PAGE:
Brave new analysis: Abington professor's book mines lessons from Huxley novels

April 04, 2015

ABINGTON, Pa. -- Ronald Zigler, associate professor of educational psychology at Penn State Abington, just published “The Educational Prophecies of Aldous Huxley: The Visionary Legacy of 'Brave New World,' 'Ape and Essence' and 'Island.'” It's the first book to focus exclusively on the classic novels as well as an interdisciplinary examination of their relevance in the world today.

Zigler contends the Huxley works are modern morality tales that challenge readers to reconsider the foundations of our culture. He assesses each novel and offers insights into the educational, cultural and technological changes that have shaped our society.

"I see parallels between our world and all three of Huxley’s social visions although 'Brave New World' receives the most attention," he said. "Huxley was concerned with precarious nature of democracy and democratic values in the wake of changes he prophesied that have come to define our culture."

Zigler said he considered the novels together, although Huxley wrote them over a 30-year span, because they demonstrate a progression.

"'Brave New World' is a pseudo- or anti-utopia, and 'Ape' is clearly dystopian,” he said. “In 'Island,' Huxley proposed a utopian but not too idealistic society that manages its growth and problems competently. It’s the remedy to the other two scenarios."

Similarly, Zigler describes his own book as both descriptive of current society and prescriptive of a direction for positive change to prevent one of the tragic futures Huxley presented.

“'Brave New World' and 'Ape' describe things in our current society that are undermining our humanity," he said. "For example, the caste system. We have a caste system today based on knowledge or lack of it."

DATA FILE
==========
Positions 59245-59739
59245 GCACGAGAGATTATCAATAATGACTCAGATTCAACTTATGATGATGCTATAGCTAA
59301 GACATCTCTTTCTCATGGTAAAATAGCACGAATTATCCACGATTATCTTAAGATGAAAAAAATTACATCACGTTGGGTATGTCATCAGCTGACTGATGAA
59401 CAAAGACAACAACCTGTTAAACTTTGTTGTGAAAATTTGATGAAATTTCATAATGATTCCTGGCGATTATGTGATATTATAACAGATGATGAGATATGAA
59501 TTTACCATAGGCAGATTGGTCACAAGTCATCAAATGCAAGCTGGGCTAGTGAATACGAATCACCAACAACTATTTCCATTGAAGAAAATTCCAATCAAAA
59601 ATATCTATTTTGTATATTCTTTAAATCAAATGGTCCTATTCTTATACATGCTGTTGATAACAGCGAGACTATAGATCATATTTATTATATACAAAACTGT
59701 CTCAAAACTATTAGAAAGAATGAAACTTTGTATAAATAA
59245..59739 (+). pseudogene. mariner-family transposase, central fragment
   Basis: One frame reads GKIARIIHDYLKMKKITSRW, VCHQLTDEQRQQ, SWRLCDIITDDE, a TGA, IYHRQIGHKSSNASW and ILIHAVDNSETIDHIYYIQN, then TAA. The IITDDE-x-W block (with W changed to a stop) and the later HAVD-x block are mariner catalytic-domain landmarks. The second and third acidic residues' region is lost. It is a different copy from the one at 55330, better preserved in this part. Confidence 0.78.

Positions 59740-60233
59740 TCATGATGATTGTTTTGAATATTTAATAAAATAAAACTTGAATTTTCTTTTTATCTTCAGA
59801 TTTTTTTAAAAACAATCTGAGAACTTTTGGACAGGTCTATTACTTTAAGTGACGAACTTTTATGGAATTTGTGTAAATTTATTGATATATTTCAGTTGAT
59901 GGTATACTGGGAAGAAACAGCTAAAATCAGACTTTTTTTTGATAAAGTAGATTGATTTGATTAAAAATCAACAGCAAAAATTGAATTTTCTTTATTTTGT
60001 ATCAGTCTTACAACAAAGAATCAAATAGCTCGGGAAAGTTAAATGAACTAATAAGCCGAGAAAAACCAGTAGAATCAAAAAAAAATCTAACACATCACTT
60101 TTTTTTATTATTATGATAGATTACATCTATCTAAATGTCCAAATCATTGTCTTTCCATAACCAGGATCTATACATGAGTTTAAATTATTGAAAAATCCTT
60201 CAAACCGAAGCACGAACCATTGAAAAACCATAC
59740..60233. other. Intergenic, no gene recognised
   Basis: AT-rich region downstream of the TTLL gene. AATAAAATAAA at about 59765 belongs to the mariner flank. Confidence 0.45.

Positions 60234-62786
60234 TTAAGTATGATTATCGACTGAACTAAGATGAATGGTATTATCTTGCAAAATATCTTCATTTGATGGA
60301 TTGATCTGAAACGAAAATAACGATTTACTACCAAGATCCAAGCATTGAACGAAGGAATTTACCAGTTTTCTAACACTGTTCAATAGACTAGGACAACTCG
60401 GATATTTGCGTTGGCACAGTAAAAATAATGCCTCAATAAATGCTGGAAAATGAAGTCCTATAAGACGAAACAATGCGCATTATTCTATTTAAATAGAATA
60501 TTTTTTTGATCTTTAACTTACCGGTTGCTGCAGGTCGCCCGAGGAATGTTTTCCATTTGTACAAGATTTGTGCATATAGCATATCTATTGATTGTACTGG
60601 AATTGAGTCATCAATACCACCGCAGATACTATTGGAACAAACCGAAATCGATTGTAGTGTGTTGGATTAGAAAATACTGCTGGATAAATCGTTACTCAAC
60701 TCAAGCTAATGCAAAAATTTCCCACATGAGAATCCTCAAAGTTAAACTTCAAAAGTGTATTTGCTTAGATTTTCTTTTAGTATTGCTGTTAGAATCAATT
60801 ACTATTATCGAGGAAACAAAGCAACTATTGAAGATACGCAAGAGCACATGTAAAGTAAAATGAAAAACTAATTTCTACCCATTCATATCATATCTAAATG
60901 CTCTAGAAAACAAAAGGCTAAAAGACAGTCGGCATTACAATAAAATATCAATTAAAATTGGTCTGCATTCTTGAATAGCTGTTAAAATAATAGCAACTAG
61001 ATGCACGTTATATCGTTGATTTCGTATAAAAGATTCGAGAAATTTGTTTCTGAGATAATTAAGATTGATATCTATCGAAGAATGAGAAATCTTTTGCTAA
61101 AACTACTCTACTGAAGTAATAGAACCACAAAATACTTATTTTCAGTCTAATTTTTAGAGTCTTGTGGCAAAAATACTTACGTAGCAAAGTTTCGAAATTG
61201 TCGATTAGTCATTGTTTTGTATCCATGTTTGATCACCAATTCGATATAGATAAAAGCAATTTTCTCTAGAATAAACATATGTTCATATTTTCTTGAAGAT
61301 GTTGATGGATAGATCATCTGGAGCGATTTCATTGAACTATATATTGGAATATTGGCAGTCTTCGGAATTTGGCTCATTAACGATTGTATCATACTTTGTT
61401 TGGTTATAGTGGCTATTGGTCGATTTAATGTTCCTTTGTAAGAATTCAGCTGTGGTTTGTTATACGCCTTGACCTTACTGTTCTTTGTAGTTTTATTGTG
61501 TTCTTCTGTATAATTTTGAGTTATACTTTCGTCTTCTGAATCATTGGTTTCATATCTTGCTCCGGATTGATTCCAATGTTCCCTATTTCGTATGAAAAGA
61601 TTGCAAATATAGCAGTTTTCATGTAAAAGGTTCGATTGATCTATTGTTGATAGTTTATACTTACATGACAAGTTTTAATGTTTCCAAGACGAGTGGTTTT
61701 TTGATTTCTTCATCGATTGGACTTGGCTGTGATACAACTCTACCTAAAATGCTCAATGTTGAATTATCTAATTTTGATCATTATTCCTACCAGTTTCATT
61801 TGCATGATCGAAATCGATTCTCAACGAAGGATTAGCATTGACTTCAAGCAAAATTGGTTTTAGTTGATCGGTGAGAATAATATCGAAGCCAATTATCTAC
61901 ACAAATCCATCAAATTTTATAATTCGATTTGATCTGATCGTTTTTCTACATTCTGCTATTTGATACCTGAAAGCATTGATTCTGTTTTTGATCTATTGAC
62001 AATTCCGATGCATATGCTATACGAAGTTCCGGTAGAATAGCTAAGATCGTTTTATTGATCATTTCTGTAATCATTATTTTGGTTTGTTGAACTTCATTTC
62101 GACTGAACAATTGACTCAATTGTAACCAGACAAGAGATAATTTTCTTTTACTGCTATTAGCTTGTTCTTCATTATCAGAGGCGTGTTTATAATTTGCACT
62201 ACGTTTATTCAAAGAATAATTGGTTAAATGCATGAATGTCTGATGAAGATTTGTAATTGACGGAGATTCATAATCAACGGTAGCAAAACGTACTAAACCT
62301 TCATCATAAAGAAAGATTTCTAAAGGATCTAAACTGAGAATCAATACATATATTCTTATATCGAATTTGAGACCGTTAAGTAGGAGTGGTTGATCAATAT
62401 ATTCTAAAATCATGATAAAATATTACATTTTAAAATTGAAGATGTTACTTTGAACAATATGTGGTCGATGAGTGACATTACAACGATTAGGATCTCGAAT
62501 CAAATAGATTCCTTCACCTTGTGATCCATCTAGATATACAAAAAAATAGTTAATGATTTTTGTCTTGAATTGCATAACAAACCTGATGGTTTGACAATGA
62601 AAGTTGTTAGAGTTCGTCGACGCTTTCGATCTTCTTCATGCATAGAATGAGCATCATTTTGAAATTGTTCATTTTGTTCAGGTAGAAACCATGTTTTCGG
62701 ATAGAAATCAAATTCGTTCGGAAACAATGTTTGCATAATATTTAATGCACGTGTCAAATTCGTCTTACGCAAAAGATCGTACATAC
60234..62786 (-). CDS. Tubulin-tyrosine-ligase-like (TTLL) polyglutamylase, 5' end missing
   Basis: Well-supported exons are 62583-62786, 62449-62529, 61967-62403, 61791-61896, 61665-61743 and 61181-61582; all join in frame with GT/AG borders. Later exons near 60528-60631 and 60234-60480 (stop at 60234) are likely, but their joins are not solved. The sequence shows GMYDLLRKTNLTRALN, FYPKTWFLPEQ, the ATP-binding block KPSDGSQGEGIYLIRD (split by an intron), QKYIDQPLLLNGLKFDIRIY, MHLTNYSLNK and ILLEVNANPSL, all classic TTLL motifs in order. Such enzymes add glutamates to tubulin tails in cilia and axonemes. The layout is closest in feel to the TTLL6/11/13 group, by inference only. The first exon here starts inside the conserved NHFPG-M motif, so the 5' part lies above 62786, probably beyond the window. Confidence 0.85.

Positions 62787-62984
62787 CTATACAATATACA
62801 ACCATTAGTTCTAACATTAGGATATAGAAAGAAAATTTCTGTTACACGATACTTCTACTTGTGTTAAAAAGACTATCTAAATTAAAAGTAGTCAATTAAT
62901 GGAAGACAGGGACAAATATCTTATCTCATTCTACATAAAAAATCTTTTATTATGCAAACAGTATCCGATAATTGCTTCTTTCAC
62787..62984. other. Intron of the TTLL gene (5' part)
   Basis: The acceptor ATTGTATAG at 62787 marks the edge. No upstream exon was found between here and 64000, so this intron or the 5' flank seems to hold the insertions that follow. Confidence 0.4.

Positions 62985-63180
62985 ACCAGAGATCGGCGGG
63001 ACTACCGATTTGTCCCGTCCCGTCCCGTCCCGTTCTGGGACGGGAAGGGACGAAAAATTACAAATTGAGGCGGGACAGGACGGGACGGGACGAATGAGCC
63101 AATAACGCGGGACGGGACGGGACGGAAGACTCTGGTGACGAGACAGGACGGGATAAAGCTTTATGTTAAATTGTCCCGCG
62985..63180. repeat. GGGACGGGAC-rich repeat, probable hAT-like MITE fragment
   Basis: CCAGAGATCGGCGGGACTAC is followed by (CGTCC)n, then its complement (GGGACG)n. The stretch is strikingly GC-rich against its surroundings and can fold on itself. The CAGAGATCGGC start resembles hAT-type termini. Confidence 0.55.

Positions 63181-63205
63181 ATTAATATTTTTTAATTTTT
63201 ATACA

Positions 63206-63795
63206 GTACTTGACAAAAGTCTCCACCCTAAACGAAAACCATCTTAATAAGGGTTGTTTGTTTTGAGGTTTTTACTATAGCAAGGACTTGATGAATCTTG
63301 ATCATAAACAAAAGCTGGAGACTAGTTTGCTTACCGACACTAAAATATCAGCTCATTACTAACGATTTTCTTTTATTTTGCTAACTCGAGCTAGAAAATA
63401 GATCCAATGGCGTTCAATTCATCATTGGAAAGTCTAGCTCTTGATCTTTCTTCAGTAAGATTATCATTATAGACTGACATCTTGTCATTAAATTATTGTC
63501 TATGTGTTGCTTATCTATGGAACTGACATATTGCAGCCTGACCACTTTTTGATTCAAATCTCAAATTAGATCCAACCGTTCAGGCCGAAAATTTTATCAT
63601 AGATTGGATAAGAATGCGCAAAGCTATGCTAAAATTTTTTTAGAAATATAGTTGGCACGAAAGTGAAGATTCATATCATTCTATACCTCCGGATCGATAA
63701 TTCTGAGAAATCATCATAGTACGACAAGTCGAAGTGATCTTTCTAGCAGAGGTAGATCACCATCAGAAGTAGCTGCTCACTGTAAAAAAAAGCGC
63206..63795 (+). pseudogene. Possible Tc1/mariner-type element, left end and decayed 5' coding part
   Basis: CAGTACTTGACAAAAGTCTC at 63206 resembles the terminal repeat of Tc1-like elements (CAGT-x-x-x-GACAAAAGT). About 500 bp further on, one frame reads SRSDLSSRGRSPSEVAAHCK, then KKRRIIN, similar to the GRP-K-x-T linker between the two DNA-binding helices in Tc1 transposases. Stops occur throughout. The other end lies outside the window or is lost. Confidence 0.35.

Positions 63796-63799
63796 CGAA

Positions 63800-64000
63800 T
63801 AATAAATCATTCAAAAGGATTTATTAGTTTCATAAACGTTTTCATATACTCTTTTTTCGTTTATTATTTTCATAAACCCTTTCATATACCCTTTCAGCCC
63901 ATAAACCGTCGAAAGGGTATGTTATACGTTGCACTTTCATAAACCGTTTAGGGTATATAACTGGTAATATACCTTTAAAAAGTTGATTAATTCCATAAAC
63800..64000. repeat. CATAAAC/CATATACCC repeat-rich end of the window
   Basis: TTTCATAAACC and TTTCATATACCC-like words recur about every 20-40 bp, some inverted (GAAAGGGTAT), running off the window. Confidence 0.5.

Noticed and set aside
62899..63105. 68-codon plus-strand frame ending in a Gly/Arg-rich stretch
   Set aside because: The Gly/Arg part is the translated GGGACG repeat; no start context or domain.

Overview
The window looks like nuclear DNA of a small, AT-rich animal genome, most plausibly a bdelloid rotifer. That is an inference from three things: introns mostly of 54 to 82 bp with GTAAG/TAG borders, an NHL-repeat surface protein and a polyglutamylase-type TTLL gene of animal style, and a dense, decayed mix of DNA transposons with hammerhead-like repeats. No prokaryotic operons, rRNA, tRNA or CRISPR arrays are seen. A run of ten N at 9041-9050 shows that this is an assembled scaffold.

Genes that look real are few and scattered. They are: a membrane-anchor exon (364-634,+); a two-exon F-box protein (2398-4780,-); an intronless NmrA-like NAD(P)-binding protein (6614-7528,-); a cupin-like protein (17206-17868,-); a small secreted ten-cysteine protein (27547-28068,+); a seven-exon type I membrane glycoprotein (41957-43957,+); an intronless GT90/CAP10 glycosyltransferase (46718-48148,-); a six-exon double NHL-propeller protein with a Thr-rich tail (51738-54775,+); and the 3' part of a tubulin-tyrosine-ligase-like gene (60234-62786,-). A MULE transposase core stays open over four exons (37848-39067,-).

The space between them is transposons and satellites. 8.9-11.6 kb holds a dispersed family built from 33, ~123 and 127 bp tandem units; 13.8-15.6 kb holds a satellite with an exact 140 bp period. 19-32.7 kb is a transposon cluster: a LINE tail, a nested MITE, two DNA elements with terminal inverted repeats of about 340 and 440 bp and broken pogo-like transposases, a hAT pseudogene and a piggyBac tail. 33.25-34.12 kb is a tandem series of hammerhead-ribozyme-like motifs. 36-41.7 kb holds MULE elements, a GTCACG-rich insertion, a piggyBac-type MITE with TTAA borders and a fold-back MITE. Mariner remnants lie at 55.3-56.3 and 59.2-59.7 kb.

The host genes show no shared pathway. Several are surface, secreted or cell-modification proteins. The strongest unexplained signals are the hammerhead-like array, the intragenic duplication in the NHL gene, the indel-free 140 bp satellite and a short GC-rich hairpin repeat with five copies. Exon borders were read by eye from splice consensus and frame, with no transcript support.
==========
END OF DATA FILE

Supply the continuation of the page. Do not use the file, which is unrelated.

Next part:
Brave New World

Ronald Zigler said our society is developing a caste system just as Huxley prophesied in his landmark novel.

IMAGE: Chatto and Windus

Zigler said the book represents the culmination of 40 years of reflection on education and human potential. He conceived it about a decade ago, collecting his notes in a shoebox to incubate. His passion to examine these ideas drove him to renew the six volumes of Huxley's essays from the library an astounding 39 times.

Zigler, who arrived at Abington almost 20 years ago, earned his doctorate from University of Cincinnati. He taught transcendental meditation in Europe in the 1970s as well as high school in Maryland for several years.

On a personal level, Zigler said the book is his horcrux -- in the Harry Potter lexicon, a way of anchoring of one's soul to Earth.

"If you read between the lines, it's my autobiography. I write about issues I've been considering since the 1960s," he said. "I told my daughter she will always find a part of me in this book."

Learn more about Zigler at

(Media Contacts)

Last Updated July 28, 2017